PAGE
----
Coltrane as A Religious Figure


“Let us sing all songs to God.

Let us pursue Him in the righteous path. Yes it is true: “Seek and ye shall find”

 
 

Coltrane icon at St. John Coltrane African Orthodox Church

 
 

After John Coltrane‘s death, a congregation called the Yardbird Temple in San Francisco began worshipping him as God incarnate. The group was named after Charlie Parker, whom they equated to John the Baptist. The congregation later became affiliated with the African Orthodox Church; this involved changing Coltrane’s status from a god to a saint. The resultant St. John Coltrane African Orthodox Church, San Francisco is the only African Orthodox church that incorporates Coltrane’s music and his lyrics as prayers in its liturgy.

Samuel G. Freedman wrote in a New York Times article that “the Coltrane church is not a gimmick or a forced alloy of nightclub music and ethereal faith. Its message of deliverance through divine sound is actually quite consistent with Coltrane’s own experience and message.” Freedman also commented on Coltrane’s place in the canon of American music:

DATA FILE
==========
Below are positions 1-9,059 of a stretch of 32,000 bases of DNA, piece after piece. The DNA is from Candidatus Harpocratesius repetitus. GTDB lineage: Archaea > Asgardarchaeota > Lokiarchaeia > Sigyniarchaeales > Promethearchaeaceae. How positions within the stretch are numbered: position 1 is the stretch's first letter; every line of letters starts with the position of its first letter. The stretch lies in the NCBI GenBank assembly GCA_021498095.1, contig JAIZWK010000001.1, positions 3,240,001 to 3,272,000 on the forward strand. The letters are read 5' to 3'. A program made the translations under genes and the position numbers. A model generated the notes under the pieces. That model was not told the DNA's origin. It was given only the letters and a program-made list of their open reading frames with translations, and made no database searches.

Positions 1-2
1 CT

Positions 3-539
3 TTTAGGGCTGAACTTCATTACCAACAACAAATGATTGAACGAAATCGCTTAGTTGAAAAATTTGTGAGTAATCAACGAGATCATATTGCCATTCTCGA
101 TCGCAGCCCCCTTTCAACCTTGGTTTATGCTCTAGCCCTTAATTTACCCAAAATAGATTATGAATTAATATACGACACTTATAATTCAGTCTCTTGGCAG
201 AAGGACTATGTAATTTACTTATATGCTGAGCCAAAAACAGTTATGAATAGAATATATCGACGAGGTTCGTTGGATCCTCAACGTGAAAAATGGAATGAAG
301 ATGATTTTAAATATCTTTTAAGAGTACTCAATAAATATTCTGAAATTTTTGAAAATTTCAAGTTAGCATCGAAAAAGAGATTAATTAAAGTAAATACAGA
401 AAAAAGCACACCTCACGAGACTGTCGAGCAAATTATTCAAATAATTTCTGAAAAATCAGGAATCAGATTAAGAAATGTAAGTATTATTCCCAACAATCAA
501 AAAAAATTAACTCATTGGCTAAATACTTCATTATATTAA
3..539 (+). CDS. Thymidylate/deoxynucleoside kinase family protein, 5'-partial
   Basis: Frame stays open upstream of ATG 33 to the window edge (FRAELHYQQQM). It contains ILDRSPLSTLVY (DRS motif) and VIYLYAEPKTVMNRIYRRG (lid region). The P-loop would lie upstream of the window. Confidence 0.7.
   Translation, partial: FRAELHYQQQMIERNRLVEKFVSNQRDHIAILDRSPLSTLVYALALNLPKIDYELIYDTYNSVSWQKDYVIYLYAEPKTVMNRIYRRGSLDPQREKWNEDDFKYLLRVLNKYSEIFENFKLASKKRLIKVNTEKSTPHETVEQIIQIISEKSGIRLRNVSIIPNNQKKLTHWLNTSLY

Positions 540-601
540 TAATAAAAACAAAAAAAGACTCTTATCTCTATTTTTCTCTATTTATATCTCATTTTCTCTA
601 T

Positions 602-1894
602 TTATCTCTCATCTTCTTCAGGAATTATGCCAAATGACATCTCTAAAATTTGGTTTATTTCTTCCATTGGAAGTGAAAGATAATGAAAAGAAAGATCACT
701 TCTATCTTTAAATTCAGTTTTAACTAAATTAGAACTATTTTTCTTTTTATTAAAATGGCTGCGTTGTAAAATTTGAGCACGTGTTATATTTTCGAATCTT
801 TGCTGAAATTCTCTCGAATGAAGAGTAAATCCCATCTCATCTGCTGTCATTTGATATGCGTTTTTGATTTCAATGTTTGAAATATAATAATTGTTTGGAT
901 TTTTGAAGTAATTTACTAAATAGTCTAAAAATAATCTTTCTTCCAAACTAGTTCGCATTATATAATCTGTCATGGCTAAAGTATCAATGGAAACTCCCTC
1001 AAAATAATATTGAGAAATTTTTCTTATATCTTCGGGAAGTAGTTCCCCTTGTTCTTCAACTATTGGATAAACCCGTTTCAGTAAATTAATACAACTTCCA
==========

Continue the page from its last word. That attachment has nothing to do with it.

In both implicit and explicit ways, Coltrane also functioned as a religious figure. Addicted to heroin in the 1950s, he quit cold turkey, and later explained that he had heard the voice of God during his anguishing withdrawal. […] In 1966, an interviewer in Japan asked Coltrane what he hoped to be in five years, and Coltrane replied, “A saint.”

Coltrane is depicted as one of the 90 saints in the Dancing Saints icon of St. Gregory of Nyssa Episcopal Church in San Francisco. The icon is a 3,000-square-foot (280 m2) painting in the Byzantine iconographic style that wraps around the entire church rotunda. It was executed by Mark Dukes, an ordained deacon at the Saint John Coltrane African Orthodox Church, who painted other icons of Coltrane for the Coltrane Church.[43] Saint Barnabas Episcopal Church in Newark, New Jersey included Coltrane on their list of historical black saints and made a “case for sainthood” for him in an article on their former website.

Documentaries on Coltrane and the church include Alan Klingenstein‘s The Church of Saint Coltrane (1996), and a 2004 program presented by Alan Yentob for the BBC.

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